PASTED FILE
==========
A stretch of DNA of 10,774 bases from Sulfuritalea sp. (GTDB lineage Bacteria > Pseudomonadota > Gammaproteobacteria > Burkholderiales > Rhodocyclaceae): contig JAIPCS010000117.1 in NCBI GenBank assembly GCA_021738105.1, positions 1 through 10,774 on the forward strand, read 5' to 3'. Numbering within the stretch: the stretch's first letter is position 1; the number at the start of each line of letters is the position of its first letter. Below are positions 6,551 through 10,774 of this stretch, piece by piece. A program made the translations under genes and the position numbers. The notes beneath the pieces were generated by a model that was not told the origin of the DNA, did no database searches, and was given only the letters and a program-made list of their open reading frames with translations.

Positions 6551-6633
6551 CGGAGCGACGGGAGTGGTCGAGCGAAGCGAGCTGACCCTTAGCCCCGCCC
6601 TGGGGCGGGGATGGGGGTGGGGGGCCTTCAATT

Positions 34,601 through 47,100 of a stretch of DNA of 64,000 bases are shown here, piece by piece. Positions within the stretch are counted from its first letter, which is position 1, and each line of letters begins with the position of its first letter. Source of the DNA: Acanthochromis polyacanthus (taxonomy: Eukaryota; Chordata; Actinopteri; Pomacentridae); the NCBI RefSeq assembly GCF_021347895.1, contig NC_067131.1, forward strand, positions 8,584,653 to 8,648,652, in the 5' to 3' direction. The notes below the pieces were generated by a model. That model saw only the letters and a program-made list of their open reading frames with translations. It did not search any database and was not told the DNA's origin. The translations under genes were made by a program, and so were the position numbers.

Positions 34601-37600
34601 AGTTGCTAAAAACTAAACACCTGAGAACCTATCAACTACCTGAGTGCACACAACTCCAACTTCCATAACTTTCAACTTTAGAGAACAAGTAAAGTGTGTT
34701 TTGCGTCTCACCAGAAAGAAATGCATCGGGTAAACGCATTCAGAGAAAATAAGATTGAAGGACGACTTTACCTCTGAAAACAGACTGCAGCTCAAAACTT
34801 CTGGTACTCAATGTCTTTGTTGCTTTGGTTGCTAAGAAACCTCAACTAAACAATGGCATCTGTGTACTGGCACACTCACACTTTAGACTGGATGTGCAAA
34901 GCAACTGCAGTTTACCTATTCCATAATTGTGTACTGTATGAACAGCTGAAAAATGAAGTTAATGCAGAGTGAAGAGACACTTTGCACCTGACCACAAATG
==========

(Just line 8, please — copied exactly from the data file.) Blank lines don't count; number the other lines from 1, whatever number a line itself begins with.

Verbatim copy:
34701 TTGCGTCTCACCAGAAAGAAATGCATCGGGTAAACGCATTCAGAGAAAATAAGATTGAAGGACGACTTTACCTCTGAAAACAGACTGCAGCTCAAAACTT